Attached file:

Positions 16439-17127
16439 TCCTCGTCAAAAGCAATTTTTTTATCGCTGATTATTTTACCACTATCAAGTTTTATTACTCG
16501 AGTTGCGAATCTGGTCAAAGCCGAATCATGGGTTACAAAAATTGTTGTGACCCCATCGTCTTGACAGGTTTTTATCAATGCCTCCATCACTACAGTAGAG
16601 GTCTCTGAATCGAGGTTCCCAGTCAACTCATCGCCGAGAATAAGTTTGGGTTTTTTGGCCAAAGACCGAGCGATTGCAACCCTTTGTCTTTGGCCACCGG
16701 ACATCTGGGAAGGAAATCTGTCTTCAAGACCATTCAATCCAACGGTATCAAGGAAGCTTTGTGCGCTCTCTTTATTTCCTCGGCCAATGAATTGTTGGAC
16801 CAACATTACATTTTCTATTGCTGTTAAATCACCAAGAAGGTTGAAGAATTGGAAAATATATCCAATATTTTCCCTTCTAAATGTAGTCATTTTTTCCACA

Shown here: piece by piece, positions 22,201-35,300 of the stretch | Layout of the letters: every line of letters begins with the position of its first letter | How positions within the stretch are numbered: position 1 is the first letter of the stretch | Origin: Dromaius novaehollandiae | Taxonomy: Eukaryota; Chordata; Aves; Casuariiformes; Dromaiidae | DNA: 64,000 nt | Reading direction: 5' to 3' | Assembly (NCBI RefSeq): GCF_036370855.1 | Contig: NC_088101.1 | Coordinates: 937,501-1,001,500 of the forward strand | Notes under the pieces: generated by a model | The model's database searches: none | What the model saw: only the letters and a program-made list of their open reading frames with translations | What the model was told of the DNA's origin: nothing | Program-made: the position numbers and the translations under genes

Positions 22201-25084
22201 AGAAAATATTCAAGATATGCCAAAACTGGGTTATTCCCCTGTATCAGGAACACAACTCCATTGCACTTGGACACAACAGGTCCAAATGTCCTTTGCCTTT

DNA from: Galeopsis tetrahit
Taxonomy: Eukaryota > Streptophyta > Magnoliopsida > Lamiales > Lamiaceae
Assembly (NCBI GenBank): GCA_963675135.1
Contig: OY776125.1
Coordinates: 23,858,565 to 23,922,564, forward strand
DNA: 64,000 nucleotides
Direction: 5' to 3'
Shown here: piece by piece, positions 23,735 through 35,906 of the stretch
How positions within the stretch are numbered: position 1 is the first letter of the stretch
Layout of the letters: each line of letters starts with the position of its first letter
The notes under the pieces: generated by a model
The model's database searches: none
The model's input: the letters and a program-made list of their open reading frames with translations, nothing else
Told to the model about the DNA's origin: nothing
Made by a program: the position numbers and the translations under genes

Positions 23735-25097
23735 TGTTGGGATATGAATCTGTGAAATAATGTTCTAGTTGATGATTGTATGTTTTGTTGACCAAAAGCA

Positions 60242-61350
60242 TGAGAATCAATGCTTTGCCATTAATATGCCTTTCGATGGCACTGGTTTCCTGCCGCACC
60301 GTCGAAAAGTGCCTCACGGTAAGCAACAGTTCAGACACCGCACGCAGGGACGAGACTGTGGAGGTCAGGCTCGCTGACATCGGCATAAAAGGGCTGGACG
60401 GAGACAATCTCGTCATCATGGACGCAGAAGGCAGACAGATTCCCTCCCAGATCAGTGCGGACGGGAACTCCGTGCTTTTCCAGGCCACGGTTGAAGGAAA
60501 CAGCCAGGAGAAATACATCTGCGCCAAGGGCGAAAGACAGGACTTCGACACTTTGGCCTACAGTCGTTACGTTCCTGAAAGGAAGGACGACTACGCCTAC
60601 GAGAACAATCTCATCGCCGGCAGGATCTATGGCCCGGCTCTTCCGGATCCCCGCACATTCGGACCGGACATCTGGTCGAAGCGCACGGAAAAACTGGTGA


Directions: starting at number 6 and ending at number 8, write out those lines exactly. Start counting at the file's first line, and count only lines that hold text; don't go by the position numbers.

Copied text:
16801 CAACATTACATTTTCTATTGCTGTTAAATCACCAAGAAGGTTGAAGAATTGGAAAATATATCCAATATTTTCCCTTCTAAATGTAGTCATTTTTTCCACA

Shown here: piece by piece, positions 22,201-35,300 of the stretch | Layout of the letters: every line of letters begins with the position of its first letter | How positions within the stretch are numbered: position 1 is the first letter of the stretch | Origin: Dromaius novaehollandiae | Taxonomy: Eukaryota; Chordata; Aves; Casuariiformes; Dromaiidae | DNA: 64,000 nt | Reading direction: 5' to 3' | Assembly (NCBI RefSeq): GCF_036370855.1 | Contig: NC_088101.1 | Coordinates: 937,501-1,001,500 of the forward strand | Notes under the pieces: generated by a model | The model's database searches: none | What the model saw: only the letters and a program-made list of their open reading frames with translations | What the model was told of the DNA's origin: nothing | Program-made: the position numbers and the translations under genes

Positions 22201-25084